Abstract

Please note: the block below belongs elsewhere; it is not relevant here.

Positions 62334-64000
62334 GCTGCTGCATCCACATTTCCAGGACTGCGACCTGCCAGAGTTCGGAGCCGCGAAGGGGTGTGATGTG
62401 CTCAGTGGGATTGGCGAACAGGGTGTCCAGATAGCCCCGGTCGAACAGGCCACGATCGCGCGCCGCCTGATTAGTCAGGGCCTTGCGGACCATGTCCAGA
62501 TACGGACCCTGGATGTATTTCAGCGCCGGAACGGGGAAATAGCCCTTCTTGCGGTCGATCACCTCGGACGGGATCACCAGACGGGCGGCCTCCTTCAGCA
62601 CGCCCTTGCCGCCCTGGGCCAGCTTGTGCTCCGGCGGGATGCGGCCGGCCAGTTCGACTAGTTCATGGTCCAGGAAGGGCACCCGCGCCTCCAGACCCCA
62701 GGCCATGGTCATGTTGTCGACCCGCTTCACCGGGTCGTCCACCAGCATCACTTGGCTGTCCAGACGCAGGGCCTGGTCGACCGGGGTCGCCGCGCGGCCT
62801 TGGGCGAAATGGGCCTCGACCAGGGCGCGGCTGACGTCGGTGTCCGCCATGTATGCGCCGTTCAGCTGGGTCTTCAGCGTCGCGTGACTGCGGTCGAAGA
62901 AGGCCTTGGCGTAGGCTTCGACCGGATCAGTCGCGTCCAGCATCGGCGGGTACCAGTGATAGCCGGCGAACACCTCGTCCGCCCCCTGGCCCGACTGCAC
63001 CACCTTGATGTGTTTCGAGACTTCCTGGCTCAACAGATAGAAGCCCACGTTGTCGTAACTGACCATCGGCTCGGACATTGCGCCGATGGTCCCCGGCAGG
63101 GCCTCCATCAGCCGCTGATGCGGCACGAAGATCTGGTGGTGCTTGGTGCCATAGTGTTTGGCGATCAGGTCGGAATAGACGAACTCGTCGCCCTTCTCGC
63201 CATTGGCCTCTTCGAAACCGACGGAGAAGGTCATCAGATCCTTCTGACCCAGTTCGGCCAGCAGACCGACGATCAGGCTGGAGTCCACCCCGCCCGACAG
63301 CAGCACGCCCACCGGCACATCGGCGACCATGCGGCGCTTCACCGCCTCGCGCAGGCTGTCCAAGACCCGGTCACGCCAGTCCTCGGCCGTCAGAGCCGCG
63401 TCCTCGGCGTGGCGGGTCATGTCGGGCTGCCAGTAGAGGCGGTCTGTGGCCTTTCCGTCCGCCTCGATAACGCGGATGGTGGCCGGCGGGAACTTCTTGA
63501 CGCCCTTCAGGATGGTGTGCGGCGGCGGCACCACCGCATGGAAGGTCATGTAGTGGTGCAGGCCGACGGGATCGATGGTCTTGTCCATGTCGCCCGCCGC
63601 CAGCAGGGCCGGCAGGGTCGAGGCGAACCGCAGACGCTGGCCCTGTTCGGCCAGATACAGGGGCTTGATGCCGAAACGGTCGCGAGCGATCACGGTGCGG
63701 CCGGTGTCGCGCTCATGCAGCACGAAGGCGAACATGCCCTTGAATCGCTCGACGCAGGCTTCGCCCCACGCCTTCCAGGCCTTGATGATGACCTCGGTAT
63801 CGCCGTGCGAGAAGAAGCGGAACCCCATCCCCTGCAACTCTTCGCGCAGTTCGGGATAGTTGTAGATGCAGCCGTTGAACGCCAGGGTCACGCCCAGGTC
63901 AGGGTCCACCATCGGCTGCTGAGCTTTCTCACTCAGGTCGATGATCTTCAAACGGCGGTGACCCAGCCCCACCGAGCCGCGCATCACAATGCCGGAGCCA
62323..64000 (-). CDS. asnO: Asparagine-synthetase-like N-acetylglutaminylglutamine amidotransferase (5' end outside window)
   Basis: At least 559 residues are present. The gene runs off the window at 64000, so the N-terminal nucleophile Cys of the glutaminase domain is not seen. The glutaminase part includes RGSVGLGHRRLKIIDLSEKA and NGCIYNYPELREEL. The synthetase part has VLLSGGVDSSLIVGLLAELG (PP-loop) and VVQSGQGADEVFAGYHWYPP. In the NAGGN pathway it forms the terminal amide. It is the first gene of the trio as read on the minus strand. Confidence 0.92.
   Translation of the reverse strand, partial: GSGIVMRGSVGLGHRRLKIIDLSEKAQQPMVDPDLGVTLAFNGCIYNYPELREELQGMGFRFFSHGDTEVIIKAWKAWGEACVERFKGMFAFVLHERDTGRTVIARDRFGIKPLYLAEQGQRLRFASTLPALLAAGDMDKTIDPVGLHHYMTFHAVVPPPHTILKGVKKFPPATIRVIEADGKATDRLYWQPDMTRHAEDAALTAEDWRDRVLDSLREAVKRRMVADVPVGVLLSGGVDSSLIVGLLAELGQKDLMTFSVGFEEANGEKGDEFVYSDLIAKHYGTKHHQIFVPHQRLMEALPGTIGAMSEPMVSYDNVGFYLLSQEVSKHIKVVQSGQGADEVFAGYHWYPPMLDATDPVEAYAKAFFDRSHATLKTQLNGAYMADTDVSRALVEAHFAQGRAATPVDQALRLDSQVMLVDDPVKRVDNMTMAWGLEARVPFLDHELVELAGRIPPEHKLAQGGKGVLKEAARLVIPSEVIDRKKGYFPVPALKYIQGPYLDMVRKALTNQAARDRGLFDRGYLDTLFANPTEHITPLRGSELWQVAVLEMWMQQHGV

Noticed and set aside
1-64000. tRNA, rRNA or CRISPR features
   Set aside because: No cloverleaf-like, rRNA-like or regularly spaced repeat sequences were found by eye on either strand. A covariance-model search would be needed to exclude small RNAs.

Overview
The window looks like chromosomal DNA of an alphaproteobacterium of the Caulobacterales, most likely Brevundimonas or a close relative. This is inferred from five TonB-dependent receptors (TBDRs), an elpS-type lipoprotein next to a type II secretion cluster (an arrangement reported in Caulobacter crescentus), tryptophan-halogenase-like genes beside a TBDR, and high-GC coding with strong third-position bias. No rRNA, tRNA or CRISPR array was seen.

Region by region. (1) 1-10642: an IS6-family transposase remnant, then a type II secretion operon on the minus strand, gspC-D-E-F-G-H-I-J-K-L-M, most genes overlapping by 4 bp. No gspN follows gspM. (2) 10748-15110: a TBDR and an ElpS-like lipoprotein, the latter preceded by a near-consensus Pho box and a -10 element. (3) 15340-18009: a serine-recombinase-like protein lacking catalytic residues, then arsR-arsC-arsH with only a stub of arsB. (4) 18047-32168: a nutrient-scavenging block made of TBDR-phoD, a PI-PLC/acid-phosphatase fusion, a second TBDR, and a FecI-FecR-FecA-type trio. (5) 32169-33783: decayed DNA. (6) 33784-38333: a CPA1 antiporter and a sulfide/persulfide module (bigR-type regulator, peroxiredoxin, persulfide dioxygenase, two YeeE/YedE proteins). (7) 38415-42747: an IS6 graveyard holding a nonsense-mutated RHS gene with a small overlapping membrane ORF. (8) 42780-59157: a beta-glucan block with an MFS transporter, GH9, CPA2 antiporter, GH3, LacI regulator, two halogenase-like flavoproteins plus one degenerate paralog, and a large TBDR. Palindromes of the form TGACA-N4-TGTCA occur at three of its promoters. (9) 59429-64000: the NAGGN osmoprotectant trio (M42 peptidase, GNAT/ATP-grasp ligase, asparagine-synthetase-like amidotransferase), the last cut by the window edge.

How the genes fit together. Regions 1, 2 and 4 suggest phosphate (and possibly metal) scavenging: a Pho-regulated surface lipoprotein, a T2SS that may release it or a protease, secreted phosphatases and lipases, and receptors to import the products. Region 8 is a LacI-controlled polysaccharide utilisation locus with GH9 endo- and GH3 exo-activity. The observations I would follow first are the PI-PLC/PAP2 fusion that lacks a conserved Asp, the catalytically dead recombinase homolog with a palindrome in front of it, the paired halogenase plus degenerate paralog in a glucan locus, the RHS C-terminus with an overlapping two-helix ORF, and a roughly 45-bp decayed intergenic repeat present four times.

Nile Monitors (Varanus niloticus) are large (up to 2.4 m in length), semiaquatic, carnivorous lizards native to Sub-Saharan Africa. Nile Monitors are reported from southeastern Florida near the Homestead Air Reserve Base in Miami-Dade County, around Southwest Ranches in Broward County, and from a reproducing population along the C-51 canal in Palm Beach County. This study characterizes the diet of Nile Monitors removed from Palm Beach and Broward counties. In 2012, Florida Fish and Wildlife Conservation Commission staff and University of Florida researchers began conducting monthly boat surveys along the C-51 canal and driving and walking surveys in Southwest Ranches. We used Nile Monitors removed with firearms or live traps from southeastern Florida from 2012 to 2016. We extracted gastrointestinal (GI) tracts and collected gut contents when present. We rinsed, sorted, dried, examined, and identified gut contents to the lowest taxonomic level possible. We examined 68 GI tracts (30 males, 37 females, 1 of undetermined sex) and identified 1,484 prey items from 65 individuals. We categorized prey items as gastropod, diplopod, malacostracan, arachnid, insect, fish, amphibian, reptile, reptile egg, bird, and mammal. Adult Nile Monitors exhibited the highest dietary diversity and evenness among size classes, and there was no observable difference in diet between males and females. Our observations confirm Nile Monitors are active foragers, and the combination of broad diet and active foraging makes it unlikely that food availability will limit distribution of these invasive lizards in Florida.

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